Whilst scrolling a BBC news feed an article caught my attention regarding headteachers in Wales. The story reported that out of Wales’ 1,245 headteachers 1,240 were White and five were not. Being of mixed race I immediately felt proud that I was in what was obviously a very exclusive group (it works out as 0.4% of all headteachers in Wales) but then I started asking myself why was that so?
My father emigrated to the UK from Aden in Yemen and met my mother in Northampton where I grew up and went to school. As you can imagine multiculturalism was common place in a town so close to London. I became acutely aware of the fact that I was mixed race when studying at Bangor and even more so upon entering Wales’ teaching profession. It wasn’t that I was treated any differently or suffered any form of prejudice, as I know others have, it was simply the fact that everyone I worked with and pretty much all the children I taught were White. I am now the headteacher for The Federation of Ysgol Bryn Clwyd and Ysgol Gellifor in rural North Wales and can honestly say I have not had to overcome any racial barriers to get to where I am today. This is why the article caused me to question why this minority group even exists in the first place. Is it simply because there aren’t enough people from different ethnic groups living here in Wales? The article seemed to suggest not, mentioning that “nine in ten of the 480 children at Kitchener Primary in Cardiff, are from an ethnic minority. However all but one of its teachers are white.”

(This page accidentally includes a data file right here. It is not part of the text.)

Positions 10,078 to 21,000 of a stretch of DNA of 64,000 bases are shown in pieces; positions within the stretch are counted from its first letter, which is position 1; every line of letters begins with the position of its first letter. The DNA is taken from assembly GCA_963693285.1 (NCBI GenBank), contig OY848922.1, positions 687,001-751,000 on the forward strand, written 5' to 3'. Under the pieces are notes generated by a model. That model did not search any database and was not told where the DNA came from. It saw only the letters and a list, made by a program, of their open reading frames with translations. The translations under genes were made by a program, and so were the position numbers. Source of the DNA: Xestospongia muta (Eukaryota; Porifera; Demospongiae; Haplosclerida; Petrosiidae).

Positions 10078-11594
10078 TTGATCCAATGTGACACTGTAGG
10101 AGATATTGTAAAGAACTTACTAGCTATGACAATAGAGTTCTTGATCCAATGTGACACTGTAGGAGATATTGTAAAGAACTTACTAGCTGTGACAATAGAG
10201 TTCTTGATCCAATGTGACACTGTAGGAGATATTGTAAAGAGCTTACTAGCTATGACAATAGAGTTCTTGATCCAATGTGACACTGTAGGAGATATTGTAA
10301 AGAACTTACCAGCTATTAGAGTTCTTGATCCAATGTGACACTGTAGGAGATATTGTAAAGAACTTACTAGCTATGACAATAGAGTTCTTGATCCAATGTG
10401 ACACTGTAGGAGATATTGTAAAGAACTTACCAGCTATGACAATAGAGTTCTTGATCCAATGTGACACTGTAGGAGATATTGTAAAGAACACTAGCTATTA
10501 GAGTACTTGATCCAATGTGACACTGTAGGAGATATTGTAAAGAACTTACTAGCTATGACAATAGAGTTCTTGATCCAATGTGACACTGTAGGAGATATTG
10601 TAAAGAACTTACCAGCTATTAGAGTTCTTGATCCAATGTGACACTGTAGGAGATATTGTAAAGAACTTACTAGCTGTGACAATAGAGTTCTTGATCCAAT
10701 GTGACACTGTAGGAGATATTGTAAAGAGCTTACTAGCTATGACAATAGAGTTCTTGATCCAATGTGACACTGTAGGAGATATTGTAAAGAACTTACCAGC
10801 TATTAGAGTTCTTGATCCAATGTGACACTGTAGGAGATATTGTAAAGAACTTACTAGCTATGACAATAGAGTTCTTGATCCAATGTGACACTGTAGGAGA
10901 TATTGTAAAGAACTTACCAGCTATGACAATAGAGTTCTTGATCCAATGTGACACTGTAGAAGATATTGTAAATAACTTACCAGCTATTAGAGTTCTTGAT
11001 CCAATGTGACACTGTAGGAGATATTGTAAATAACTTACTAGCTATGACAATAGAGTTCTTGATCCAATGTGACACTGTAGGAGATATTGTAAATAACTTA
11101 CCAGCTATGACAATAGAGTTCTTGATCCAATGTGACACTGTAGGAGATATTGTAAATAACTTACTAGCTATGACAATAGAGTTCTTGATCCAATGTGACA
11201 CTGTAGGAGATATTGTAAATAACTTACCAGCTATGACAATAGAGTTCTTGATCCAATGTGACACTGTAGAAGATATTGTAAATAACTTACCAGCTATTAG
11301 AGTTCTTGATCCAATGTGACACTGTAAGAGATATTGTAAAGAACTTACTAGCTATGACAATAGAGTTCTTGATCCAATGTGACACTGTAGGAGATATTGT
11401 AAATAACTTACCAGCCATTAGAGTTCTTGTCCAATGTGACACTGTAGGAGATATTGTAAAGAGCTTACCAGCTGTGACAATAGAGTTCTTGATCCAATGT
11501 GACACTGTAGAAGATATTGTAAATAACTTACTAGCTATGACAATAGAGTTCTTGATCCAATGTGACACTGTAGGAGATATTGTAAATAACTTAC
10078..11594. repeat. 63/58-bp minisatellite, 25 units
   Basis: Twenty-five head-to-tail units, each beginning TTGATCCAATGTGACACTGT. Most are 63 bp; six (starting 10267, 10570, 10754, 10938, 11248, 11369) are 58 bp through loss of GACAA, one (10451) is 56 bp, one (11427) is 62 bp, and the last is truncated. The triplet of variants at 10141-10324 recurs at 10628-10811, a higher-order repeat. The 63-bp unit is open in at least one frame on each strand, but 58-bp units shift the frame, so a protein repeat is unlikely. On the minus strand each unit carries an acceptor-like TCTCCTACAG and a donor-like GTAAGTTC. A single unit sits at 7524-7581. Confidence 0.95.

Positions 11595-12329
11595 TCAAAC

The National Academy for Educational Leadership’s current remit includes “supporting the development of future leaders from ethnic minority backgrounds to become leaders in the Welsh Education system.” Reading this part of the remit has helped me to start to answer the question I had been asking myself from the beginning. It is less about the lack of diverse talent in Wales but more that for whatever reason this multicultural talent pool is not entering the teaching profession nor progressing into leadership roles. Which in turn has me asking so many more questions such as why is education not as diverse as other sectors? How can under-represented groups be encouraged to join the workforce? What does positive discrimination look like in practice?
With these questions in mind I am looking forward to soon meeting the others that make up 0.4% of Wales’ headteachers and as an Associate of the National Academy for Educational Leadership I will endeavour to support the work needed to deliver this part of the remit.
You can read the BBC article in full here.
Richard Monteiro, Headteacher
Federation of Ysgol Bryn Clwyd and Ysgol Gellifor